All eyes are currently on west Africa in terms of women’s youth football on the continent as the region swept the three available places at the FIFA U-17 Women's World Cup. Gambia were the surprise success story of the campaign, and the Girl Scorpions will be debutants in Azerbaijan later this year alongside powerhouses Nigeria and Ghana. Usually ahead of the continental curve in women’s football at all levels, Nigeria and Ghana also reached the finals in 2008 and 2010, the only two previous versions of the tournament. Gambia had not entered a team in qualifying before, so their win over Tunisia was particularly notable.
Big two prove a point
Long the standard-bearers of women’s football in Africa, Nigeria carry that distinction at the U-17 level as well. Not only have the Flamingoes reached the only two previous World Cups, but they are the only African team to make the knockout rounds of the finals once there, which they did at Trinidad & Tobago 2010 when they went out to eventual champions Korea Republic 6-5 after extra time in a thrilling back-and-forth quarter-final. Given their pedigree, neither Nigeria’s 5-0 aggregate win over Kenya in the first round, or their 7-1 triumph over Zambia in two legs in the decisive tie, were much of a shock.
“It wasn’t a surprise that we won by such wide margins because we worked hard for the results,” said Nigeria coach Peter Dedevbo after the 5-0 second leg win, which saw a brace from Chidinma Edeji as well as a second goal in the tie each from Patience Okaeme and Halimatu Ayinde. The no-nonsense boss admitted to being “elated” with the achievement and he also expressed his ambitions: “We are already thinking about World Cup preparations and building a team that will surpass the quarter-final from two years ago.”
Ghana have won a match at each of the last two FIFA U-17 Women's World Cups, so they were also anxious to brush past their continental rivals en route to the larger stage, and the Black Maidens cruised past perennial challengers Cameroon 5-0 aggregate. Then they held their nerve in Johannesburg, claiming a scoreless draw against 2010 qualifiers South Africa in the opening leg of the final round. Buoyed by that away result, Ghana coach Dramani Mas-ud Didi had his side itching with momentum for the return, and they pounded the team that he called “a force in women’s football” by the score of 5-1.
The result was all the sweeter given that the Maidens went behind nervously in the opening minutes to Mosili Makhoali’s goal. However, Alberta Ahialey equalised almost immediately and then completed her hat-trick with a quick double late in the first half. Captain Priscilla Okyere added a brace of her own in the second period, including a long-range exclamation point in the later stages. South Africa coach Gregory Mashilo was impressed by the performance. “Ghana came at us very strongly,” he said before lamenting his team’s reaction to the early goal. “We took our foot off the pedal and allowed them to dictate terms.”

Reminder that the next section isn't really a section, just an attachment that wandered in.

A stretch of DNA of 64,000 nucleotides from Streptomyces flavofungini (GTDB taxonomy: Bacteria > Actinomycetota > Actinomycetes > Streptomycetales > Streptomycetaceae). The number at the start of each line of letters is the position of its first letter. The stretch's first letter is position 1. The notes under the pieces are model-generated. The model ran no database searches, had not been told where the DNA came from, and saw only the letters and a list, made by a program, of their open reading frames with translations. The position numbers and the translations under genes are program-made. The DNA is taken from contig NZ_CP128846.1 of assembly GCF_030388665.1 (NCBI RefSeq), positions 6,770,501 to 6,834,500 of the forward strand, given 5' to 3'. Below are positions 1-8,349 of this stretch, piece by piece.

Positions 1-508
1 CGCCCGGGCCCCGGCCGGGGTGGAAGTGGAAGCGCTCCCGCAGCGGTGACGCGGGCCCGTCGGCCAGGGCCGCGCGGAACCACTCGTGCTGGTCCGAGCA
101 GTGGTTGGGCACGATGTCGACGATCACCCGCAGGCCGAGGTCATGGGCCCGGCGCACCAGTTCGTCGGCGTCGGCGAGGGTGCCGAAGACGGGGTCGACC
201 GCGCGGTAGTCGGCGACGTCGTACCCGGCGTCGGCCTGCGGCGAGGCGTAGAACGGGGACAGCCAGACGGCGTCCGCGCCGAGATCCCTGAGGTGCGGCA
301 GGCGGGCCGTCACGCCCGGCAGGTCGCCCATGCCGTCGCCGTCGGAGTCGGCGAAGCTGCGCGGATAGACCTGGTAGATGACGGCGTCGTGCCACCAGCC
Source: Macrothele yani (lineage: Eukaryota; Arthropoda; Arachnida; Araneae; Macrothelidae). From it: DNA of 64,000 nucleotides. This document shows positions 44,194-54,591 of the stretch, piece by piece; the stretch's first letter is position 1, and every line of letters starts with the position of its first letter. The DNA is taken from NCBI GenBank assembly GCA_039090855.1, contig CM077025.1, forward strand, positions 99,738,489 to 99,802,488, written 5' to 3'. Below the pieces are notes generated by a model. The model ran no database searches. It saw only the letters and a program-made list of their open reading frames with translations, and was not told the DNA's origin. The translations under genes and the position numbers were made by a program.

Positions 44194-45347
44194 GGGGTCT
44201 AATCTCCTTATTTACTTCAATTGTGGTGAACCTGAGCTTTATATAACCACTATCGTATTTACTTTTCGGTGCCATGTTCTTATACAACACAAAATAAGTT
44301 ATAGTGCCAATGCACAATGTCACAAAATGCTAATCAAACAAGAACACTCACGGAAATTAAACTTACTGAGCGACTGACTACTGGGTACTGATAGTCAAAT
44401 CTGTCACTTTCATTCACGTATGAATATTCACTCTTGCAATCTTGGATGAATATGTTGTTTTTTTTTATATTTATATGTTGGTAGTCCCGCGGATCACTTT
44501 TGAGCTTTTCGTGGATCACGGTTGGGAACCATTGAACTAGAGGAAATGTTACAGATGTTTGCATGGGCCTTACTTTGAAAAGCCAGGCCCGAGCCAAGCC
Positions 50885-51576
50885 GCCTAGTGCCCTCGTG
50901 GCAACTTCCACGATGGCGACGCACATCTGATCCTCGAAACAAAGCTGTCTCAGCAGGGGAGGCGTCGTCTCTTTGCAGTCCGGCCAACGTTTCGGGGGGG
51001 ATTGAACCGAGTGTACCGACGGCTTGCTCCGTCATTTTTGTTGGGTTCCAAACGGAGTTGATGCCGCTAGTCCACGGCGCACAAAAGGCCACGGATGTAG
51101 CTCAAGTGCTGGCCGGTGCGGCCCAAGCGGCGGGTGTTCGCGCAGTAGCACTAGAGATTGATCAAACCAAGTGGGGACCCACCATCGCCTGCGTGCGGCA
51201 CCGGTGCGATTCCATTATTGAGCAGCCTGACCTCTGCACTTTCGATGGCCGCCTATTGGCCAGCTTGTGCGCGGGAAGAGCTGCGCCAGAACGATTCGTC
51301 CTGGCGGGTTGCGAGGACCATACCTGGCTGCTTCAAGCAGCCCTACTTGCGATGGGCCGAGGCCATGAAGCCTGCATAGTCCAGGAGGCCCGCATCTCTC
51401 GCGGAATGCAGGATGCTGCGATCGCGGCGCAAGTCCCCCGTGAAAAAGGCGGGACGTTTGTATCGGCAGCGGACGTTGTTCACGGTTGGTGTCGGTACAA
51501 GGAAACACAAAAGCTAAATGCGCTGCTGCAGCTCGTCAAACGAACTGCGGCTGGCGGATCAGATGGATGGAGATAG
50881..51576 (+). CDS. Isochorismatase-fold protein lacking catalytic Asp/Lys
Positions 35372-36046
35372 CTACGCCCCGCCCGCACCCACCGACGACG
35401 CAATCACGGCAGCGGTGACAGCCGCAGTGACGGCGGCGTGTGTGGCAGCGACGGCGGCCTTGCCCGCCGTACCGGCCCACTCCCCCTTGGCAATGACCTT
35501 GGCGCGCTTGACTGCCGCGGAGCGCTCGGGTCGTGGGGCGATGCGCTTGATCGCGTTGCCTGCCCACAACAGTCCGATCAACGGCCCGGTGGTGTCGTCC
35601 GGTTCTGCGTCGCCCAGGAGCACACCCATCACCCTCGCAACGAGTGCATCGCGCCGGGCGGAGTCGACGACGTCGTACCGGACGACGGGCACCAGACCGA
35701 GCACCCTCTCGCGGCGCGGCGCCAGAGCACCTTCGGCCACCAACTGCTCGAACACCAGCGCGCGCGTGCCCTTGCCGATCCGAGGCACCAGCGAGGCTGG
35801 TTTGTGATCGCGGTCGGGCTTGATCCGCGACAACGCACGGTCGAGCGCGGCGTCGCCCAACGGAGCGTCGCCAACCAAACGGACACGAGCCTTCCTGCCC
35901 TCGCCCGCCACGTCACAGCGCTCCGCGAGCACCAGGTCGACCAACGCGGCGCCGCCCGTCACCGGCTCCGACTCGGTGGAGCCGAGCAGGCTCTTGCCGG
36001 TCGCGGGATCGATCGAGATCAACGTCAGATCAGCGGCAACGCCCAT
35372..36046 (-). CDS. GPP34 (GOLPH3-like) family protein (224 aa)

Girl Scorpions sting Tunisians
The Gambian success story got off to a good start in January when they won the first leg of their first tie against Sierra Leone 3-0, but a 3-1 reversal a fortnight later at Makeni in the away leg brought some questioners. However, in the final round as hosts of Tunisia at the Box Bar Stadium in Brikama, they had the best of the chances in the first leg, but it wasn’t until the introduction of Fatou Darboe that the team really came together. It was Darboe’s cross that led to a penalty near the hour mark, and although Adama Tamba put the kick wide, Darboe completed the roll of heroine deep into second-half injury time with a dramatic winner.
Some sloppy defending from the exhausted Tunisians led to the vital breakthrough, but afterwards Gambia coach Buba Jallow praised his side’s commitment to the cause after playing four qualifiers under three months. “We came back, trained, and proved ourselves ready for the match, which was a promise made from the girls,” he said proudly. Tunisian coach Rebailli Salah promised a more even match in the return at La Soukra in Tunis, but their defence was again a weak link as they surrendered a pair to go out a 3-1 aggregate loser. The coach of the North Africans praised the fitness and awareness of the happy qualifiers, who will join Nigeria, Ghana and 13 other teams at the FIFA U-17 Women’s World Cup, which takes place in Azerbaijan from 22 September to 13 October.